In Mexico they call me “guerita” but I’m really a gringa at heart. Sure I am a sucker for mole, (especially the dark black Oaxaqueño type with its 72 mysterious ingredients) and I can never turn down a street quesadilla (how does that fresh white cheese ooze and ooze so much?) but there’s something about being out of the United States that makes me yearn for certain American foods a little bit more.
Take peanut butter, for example.
Now, peanuts are big in the culinary world of Mexico. They call them cacahuates here, and they are everywhere. First and foremost, there’s plain cacahuates as a botana, or snack. Go to the markets or cheese trucks and you’ll find huge sacks of them for sale: plain, the Mexican favorite, sal con limon, (salt with lime) or the uber Mexican favorite: chile, sal y limon (lime, salt and chile).
This is a serious Mexican snack. I keep a stash of the stuff in my desk drawer and my hand grabs regularly as my creative process unfolds. Poe had opium, I have this. There’s something about that tangy, salty crunch with a spicy aftertaste that feeds on the addictive tendency of a writer.
Cacahuates make their appearance in Mexican main courses as well. Soups are a popular starter in Mexico and there is no forgetting the tantalizingly smooth and rich, Crema de Cacahuate (Peanut Cream soup). Pollo en Salsa de Cacahuate competes with the equally delicious Lomo en Salsa de Cacahuate for a combo of crunchy, tangy, and salty- it just depends if you are in the mood for chicken or meat. And of course, I cannot ignore the world of moles again- this time the Mole Poblano, hailing from the colonial town of Puebla, whose rich accent is on nuts in general, including cacahuates.
So peanuts dance in my Mexican palate frequently. Still, sometimes something missing. Even on days bursting with market-going, friendly, beautiful scenery Mexico I may return to my apartment with a longing, a want, a vacuum for the United States that even wonderful Mexico cannot appease: perhaps I miss the quiet of my hometown suburban street, a hassle-free visit to the bank, or simply a run to Target for a much-needed something or other. It is funny how much you miss Target when it is not around the corner, or around the country for that matter.
These are my American nostalgia moments. They seem to be rhythmical pinnings that affect my kids and I at the same time. Placating the kids may prove to be trickier. Their nostalgia is so linked with their entire world: the home they grew up with, their best buddies from forever, and especially visits to movie theaters that play movies ONLY in English. But food, as always, has a way of creeping into our soft spots and tender moments and when they start craving a taste of the United States, I know exactly where to go: down deep into the secret depths of my pantry where I pull out my coveted jar of Skippy’s peanut butter and plan for an all out attack against The Gringo Blues.
My son’s eyes light up when he sees me with the jar. He knows happiness is 12.5 minutes away. I will mix this simple batter in minutes and the whole house will lighten up with its creamy, sweet flavor, instantly bringing moments of sunshine, friendship and good ole’ fashion love. The jar is a prized collection kept in an undisclosed location of my pantry- purchased here in Mexico but imported from the U.S. Only to be used in emergencies, I warn family members. Craving Target slushies warrants an emergency, by the way.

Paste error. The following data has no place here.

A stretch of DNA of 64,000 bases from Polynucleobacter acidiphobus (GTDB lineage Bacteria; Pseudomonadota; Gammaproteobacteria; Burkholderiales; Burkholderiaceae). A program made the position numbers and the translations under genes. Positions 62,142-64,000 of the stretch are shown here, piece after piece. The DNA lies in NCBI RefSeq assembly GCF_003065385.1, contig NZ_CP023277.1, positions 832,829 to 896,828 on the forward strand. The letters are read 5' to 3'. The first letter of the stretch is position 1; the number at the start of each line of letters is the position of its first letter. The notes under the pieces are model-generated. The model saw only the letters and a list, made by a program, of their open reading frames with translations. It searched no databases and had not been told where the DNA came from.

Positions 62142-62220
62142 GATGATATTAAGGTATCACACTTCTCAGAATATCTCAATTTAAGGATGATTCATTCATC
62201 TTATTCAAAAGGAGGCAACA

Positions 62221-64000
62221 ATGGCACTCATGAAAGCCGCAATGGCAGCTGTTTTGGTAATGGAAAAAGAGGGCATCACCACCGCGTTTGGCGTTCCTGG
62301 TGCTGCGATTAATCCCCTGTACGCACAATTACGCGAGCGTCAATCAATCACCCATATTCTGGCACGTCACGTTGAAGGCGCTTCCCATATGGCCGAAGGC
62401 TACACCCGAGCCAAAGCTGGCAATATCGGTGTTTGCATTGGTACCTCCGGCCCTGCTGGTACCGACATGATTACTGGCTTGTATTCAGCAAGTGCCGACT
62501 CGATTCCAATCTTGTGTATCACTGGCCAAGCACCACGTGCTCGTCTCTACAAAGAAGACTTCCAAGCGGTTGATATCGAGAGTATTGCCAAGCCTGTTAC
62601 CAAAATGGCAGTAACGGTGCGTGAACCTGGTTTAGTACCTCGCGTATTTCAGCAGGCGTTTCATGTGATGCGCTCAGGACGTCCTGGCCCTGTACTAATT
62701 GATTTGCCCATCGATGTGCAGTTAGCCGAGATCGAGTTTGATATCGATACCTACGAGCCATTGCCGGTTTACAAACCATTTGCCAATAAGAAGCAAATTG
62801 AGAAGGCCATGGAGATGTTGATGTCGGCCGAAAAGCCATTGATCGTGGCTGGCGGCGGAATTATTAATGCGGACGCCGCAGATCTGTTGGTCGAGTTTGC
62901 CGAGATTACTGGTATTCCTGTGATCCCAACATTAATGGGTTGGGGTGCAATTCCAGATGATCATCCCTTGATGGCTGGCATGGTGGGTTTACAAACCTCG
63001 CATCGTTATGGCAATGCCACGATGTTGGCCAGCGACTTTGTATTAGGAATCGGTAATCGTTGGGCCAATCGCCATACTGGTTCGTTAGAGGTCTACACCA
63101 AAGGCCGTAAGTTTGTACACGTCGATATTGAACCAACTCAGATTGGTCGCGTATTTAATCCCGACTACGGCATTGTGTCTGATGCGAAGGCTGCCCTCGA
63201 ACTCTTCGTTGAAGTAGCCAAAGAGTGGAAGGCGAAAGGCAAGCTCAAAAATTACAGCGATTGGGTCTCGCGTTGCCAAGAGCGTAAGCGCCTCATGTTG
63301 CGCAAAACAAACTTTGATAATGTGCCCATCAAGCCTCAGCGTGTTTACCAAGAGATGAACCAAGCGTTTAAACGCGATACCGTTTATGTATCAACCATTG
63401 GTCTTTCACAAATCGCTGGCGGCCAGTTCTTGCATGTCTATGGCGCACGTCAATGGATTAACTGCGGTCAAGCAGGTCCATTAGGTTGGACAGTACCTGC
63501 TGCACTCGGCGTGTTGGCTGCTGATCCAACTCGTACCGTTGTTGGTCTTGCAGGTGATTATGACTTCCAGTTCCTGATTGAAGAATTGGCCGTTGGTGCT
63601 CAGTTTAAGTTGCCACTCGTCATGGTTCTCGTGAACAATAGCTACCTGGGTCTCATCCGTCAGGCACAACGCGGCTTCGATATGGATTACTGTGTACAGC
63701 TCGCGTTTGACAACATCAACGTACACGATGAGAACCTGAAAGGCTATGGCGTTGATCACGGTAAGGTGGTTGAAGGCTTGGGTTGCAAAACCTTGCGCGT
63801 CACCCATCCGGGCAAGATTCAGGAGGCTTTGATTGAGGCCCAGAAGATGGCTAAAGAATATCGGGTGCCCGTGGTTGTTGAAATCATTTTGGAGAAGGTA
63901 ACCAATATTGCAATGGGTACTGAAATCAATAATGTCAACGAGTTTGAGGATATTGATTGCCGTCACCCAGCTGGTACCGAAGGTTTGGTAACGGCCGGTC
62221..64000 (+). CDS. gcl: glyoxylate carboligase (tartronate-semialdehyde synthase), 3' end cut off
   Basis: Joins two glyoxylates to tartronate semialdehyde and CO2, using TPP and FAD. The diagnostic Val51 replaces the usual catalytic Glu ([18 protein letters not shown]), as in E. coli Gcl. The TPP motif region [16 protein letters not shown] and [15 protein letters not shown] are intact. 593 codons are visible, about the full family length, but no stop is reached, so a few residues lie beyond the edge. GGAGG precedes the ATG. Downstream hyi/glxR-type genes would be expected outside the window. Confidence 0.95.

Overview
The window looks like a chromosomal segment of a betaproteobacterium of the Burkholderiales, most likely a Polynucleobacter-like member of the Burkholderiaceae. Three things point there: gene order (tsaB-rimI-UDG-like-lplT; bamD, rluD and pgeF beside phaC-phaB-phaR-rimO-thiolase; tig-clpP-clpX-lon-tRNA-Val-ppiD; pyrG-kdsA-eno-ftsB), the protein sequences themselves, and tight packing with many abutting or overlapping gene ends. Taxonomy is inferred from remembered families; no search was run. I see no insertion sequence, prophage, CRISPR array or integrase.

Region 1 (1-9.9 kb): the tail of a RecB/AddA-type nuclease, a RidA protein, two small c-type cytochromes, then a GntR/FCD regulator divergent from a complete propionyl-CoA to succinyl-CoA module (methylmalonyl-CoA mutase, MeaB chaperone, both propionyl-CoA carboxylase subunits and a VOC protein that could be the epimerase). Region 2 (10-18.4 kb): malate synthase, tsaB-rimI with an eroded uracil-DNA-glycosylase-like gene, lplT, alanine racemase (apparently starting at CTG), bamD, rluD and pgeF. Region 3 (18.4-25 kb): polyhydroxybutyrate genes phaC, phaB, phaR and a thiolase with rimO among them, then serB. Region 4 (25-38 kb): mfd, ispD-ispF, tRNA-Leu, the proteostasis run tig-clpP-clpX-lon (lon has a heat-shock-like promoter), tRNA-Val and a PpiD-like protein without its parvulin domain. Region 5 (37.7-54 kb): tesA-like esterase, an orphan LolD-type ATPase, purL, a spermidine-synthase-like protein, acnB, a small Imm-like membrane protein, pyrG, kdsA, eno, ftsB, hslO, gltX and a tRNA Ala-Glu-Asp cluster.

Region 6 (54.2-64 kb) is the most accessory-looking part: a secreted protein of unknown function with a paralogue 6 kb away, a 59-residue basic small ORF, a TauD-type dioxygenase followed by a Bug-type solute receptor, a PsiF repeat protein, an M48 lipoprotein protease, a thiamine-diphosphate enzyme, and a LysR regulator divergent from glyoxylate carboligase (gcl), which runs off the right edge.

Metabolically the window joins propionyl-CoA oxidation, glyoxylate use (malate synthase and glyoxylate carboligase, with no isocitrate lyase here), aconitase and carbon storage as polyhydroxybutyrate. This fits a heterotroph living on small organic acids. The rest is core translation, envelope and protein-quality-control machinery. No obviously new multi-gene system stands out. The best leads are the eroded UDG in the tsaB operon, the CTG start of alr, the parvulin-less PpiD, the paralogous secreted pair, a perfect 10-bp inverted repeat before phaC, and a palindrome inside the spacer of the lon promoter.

So in my beautiful Mexican kitchen I mix and sugar and flatten the dough, dreaming of dreamy moments I left behind in the peace and quiet of South Florida. Things are always remembered fondly under the aroma of baking cookies- no matter what the recollection is. Today’s memory consists of my son climbing his fortress, his favorite tree out front in our yard back home and my daughter giggling endlessly with her BFF whom she’s been BFFs with since age three. They are American memories mingling lazily with the baking of these cookies.
Life isn’t bad in Mexico. The food here is exquisite. The country beautiful. The people friendly. But nostalgia has a way of wrapping its heartstring around you and not letting go. And when that happens, best bypass the cacahuate drawer and take a bite of a peanut butter cookie.
Peanut Butter Cookies
8 tablespoons (1 stick) butter, room temperature
¼ cup plus 2 tablespoons granulated sugar
¼ cup plus 2 tablespoons dark brown sugar
1 large egg, at room temperature
1 teaspoon vanilla extract
1 cup peanut butter, preferably chunky-style
1 ¼ cup all-purpose flour
¼ teaspoon baking soda
½ teaspoon salt
½ cup granulated sugar
Preheat oven to 350F.
In an electric mixer, beat butter with both sugars until fluffy. Add egg, vanilla and peanut butter and mix until blended.
In a separate bowl sift together flour, baking soda and salt. Add into peanut butter batter and combine.
Place topping sugar in a small bowl. To make each cookie, scoop batter using a teaspoon and place on a cookie sheet with parchment paper, spacing batter 1” apart. Take a glass, dip the bottom of it in sugar and flatten cookie with sugared glass. Using a table fork, press a crosshatch pattern into top of each sugared dough ball, flattening the cookies to about ¼ inch.
Bake for 12.5 minutes and transfer the cookies to a rack to cool completely.
Makes 30 cookies